|THE INDUSTRIAL RAILWAY RECORD||
© APRIL 1974
PECKETT & SONS LTD
A BRIEF MEMOIR
In 1880 Peckett & Sons took over the business established by Fox, Walker & Company in 1864 at the Atlas Engine Works, St. George, Bristol. The last general manager, Mr Gibbins, who joined the firm from the Sudan Railways in the mid-1950's, surprisingly enough was a great nephew of the Fox of Fox, Walker & Company. Members of the Peckett family who were actively concerned with the firm were Thomas, Frank, Wilfred and Roy, the latter two gentlemen remaining until the business was taken over by Reed Crane & Hoist Co Ltd on 23rd October 1961.
The Deep Pit of the East Bristol Collieries Ltd was quite near to the Atlas Engine Works and, until it closed down about 1934, supplied an engine to shunt Peckett's Works. Thereafter Peckett's took over their part of the private branch railway running to Kingswood Junction on the LMSR Bristol to Birmingham line, and acquired Deep Pit's locomotive to work it. This was NANCY, an 0-6-0 saddle tank rather fittingly built by Peckett, works number 1067 of 1905. Owing to the somewhat restricted confines of two of the overbridges on the branch, the larger locomotives, when despatched by rail, had to be partly dismantled. In October 1927, Peckett 1745 for the Coventry Colliery of the Warwickshire Coal Co Ltd was despatched complete but came to grief when her cab roof struck the first bridge! She had to be returned to the Works for attention. From 1955 the branch did not really see a great deal of use, becoming expensive to maintain, and it came as no surprise, therefore, when it was closed in June 1958. A month later NANCY, not in the best of condition, was cut up outside the paintshop. Most of the track had been lifted by 1960, except for a short section at the Works which was retained for test purposes.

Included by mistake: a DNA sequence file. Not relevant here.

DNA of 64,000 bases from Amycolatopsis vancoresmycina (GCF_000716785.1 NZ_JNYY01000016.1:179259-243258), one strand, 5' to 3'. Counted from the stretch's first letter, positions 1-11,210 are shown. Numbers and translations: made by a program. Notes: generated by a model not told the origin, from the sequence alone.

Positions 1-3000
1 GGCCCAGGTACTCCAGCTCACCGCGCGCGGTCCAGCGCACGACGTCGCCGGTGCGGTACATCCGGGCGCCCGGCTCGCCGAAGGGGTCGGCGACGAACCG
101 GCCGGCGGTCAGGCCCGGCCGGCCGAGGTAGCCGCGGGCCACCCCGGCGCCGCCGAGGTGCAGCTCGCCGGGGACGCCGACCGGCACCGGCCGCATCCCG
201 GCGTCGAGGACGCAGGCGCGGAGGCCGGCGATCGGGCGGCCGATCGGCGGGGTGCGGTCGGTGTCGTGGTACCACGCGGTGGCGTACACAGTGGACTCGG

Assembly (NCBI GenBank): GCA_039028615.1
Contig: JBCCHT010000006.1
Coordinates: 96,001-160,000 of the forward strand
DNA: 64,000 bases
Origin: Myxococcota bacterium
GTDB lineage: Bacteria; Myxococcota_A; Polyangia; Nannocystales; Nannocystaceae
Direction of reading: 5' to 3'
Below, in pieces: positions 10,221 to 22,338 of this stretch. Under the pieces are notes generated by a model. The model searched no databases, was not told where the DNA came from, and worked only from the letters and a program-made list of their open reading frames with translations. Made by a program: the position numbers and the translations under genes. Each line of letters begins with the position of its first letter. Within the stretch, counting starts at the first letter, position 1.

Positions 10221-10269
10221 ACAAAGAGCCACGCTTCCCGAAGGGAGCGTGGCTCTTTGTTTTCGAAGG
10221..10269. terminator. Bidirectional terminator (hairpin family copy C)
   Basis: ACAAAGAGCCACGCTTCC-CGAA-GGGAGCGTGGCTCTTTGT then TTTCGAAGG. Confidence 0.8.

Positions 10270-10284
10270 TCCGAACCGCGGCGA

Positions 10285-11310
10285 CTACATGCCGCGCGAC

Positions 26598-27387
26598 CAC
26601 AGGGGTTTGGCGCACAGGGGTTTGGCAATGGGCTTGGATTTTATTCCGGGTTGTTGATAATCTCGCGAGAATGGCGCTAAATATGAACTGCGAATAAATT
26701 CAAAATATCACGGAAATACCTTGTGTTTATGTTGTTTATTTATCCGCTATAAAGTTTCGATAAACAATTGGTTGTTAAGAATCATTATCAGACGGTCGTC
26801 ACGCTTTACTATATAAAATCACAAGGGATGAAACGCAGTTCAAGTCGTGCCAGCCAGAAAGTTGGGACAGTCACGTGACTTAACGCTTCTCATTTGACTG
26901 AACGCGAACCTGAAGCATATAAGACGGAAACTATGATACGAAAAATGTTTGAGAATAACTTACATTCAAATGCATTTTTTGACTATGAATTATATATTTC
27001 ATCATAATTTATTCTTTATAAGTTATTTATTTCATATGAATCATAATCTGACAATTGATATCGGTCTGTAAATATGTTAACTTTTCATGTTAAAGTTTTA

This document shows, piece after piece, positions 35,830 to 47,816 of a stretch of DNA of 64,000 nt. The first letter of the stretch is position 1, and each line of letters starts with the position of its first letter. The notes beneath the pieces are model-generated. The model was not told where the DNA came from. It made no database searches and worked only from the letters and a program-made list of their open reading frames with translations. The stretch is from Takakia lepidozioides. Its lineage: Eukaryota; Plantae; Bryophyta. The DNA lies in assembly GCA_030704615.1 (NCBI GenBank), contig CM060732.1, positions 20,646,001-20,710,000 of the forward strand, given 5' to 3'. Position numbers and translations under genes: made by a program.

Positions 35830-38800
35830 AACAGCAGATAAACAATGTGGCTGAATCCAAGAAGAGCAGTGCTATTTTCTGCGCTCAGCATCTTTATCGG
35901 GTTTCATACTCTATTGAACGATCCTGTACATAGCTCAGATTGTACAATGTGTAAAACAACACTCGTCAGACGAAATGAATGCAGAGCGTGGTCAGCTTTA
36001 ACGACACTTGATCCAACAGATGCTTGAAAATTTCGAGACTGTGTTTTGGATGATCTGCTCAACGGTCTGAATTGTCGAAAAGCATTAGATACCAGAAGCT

Peckett 1900 of 1936 photographed at Courtauld's Grimsby Works in 1962. The cab roof was raised there on its transfer from Greenfield Works, thus giving the driver slightly more normal conditions. (H.D. Bowtell)
The official photograph of the OQ class. One of this massive trio still exists at Mardy Colliery, South Wales. (IRS Collection)
Probably the strangest engine Peckett's ever built was works number 1900 of 1936, a little "Dwarf" class standard gauge 0‑4‑0 side tank with 8in by 12in cylinders, 2ft 0in diameter wheels, and weighing 11 tons in working order. Specially designed to be able to negotiate a very low overbridge with a headroom of only 6ft 0in at the Greenfield Works, Flintshire, of Courtaulds Ltd, she had an overall height of only 5ft 9in. One had the consolation that, if falling from this locomotive, it wasn't far to drop!